IRS SEEKS TO ELIMINATE GIFT AND ESTATE TAX DISCOUNTS ON FAMILY-OWNED BUSINESSES AND ENTITIES
On August 2, 2016, the Treasury Department issued proposed regulations under the authorization contained in Section 2704(b) of the Code, with a hearing scheduled on December 1, 2016. The proposed regulations will essentially take away all valuation discounts for interfamily transfers of entities controlled by the transferor and his or her family.
I remember back during the Clinton (Bill) administration when the government was seeking to eliminate the ability for taxpayers to claim discounts on transfers of interests in family owned businesses and entities. The government was not able to pass this legislation but was successful in establishing a new Chapter in the Internal Revenue Estate Tax Code (Chapter 14, Sections 2701 to 2704) which restricted the ability of certain “estate freeze techniques” when transferring interests in family-owned businesses.
Now two decades later, it looks like the government is finally getting what it always wanted to eliminate or restrict the use of valuation discounts when it comes to transfers of assets to save on estate and gift taxes. The logic behind valuation discounts (minority interest and marketability discounts) is that if you give a 20% interest in your $100 million business to your child, you’re not giving away $20 million but in fact something worth less because the child cannot turn around and sell the interest for $20 million. Now it is likely that the proposed regulations will not take effect until sometime next year but that being the case it is imperative to complete any discount-related planning throughout the next several months.Some of the major changes that will be adopted in the proposed regulations are discussed below.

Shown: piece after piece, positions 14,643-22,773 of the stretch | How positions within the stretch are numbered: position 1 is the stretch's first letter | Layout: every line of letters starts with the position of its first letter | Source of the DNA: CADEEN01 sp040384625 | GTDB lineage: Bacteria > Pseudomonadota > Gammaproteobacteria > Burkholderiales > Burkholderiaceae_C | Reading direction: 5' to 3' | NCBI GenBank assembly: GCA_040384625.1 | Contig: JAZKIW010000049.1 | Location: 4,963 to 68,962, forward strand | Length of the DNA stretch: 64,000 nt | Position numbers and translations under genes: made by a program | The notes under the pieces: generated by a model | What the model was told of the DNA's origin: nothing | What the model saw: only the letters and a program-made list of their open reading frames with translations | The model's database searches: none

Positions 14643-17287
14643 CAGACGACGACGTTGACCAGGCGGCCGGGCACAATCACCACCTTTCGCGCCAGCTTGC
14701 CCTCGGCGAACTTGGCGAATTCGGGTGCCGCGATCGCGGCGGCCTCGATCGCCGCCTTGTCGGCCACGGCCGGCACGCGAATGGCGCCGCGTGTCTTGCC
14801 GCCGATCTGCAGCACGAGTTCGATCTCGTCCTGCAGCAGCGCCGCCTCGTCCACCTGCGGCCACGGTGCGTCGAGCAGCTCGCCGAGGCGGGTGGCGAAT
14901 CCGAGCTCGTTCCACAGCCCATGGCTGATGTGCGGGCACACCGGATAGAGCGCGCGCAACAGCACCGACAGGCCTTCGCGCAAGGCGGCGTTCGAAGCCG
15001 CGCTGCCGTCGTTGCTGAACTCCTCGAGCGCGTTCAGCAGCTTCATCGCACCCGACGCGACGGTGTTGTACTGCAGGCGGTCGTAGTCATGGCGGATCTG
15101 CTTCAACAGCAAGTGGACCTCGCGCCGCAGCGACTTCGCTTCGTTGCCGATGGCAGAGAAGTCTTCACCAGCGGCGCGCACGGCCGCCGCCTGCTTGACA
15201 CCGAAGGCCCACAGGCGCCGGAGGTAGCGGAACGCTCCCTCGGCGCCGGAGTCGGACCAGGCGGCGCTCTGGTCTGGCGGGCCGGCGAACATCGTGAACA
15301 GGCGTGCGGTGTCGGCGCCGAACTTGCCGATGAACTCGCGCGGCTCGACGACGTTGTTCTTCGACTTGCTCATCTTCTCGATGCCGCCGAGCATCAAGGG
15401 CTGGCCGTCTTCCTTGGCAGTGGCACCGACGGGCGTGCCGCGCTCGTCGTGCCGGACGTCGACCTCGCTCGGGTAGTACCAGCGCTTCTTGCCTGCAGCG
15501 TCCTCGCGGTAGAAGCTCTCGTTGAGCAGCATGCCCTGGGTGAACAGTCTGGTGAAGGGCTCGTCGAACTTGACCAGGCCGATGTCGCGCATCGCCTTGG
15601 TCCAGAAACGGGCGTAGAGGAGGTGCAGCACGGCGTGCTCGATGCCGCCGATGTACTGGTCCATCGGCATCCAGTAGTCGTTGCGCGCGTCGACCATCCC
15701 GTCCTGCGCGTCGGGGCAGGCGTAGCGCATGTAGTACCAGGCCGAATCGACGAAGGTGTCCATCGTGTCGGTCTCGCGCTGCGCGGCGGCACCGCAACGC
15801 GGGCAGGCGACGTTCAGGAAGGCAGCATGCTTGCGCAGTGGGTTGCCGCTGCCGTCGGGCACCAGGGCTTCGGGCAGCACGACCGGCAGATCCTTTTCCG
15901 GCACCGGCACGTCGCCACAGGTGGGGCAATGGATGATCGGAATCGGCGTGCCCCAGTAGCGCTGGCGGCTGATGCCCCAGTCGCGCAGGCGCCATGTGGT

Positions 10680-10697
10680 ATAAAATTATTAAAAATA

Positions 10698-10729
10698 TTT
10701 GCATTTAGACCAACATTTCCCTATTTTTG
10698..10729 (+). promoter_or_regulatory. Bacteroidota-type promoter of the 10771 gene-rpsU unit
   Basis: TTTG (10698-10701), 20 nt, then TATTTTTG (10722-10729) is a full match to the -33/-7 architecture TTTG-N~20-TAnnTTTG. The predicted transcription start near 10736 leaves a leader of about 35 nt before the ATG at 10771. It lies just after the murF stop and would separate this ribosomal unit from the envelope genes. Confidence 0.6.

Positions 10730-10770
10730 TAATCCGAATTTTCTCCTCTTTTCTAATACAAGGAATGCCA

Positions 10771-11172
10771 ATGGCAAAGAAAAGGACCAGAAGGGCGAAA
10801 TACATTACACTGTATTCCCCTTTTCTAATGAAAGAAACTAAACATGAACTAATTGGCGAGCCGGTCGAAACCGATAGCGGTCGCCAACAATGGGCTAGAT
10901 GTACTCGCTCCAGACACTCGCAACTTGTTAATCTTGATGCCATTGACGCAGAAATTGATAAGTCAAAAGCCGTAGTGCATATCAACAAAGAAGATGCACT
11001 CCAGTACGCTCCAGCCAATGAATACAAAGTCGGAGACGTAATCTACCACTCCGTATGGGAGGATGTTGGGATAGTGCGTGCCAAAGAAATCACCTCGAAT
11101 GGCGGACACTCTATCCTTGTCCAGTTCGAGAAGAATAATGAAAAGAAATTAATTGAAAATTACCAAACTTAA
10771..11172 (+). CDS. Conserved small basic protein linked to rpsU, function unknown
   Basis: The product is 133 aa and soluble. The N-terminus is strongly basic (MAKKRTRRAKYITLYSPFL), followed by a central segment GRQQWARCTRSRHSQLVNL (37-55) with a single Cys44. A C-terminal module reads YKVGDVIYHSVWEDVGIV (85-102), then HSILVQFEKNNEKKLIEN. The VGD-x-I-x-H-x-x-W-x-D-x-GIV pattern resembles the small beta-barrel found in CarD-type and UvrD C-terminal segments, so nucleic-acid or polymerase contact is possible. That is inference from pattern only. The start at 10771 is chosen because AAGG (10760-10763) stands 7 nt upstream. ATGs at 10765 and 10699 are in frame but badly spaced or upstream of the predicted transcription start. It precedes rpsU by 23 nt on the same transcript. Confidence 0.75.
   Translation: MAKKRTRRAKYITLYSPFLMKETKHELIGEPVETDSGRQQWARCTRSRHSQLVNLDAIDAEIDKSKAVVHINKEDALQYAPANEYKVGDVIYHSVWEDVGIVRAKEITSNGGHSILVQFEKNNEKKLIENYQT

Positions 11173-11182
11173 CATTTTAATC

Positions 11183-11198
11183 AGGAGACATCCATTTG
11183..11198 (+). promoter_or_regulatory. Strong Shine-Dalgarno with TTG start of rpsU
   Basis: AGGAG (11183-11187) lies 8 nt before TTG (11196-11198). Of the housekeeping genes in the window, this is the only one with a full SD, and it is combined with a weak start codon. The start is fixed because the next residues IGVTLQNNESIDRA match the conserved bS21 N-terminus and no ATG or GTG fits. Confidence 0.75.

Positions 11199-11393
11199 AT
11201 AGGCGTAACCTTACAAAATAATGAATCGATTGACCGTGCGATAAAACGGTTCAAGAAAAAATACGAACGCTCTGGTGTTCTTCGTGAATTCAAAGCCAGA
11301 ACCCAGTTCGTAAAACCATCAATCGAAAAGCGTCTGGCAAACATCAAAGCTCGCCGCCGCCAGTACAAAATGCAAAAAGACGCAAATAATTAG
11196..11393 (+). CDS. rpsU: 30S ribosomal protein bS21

The proposed regulations give a broad definition of control. Specifically, control is holding 50% of equity in an entity (corporation, partnership or LLC). For a limited partnership, control is equivalent to having an interest in the general partner.
Under Section 2704(a) the lapse of a voting right or liquidation right in a family owned entity is treated as a transfer by the individual holding the right immediately before it lapses. The current regulations exempt such a transfer if the rights with respect to the transferred interest are not restricted or eliminated. The proposed regulations would deny such exemption for transfers occurring within three years of death if the entity is controlled by the transferor and members or his or her family immediately before and after the lapse.
The proposed regulations will significantly change valuations for transfer tax purposes of interests in family owned entities that are subject to restrictions on redemptions or liquidations. Specifically, such restrictions will be disregarded in valuing such an interest for gift/estate tax purposes when the interest in transferred by a family member. The reasoning for this is the fact that after the transfer the restriction will lapse or can be removed by the transferor or a member of his or her family.
The proposed regulations remove nearly all discounts by disregarding the interests held by non-family members as well. Interests held by non-family members that may otherwise give such non-family member the power to prevent the removal of a restriction will be disregarded unless those interests have been held for at least three years; make up at least 10% of the entity; the total combined non-family interests is more than 20% of all interests; or they hold a put interest in the entity to receive a minimum value.
The proposed regulations issued under Section 2704 would, if adopted in final form, have a significant impact on the wealth transfer tax valuation of interests in family controlled entities. Essentially, almost no minority discounts would be allowed. So if you are in a situation of having a large estate (over $5million of net value) with interests in entities, whether operating businesses or investment entities, you should contact counsel to see what planning can still be implemented before these benefitsdisappear.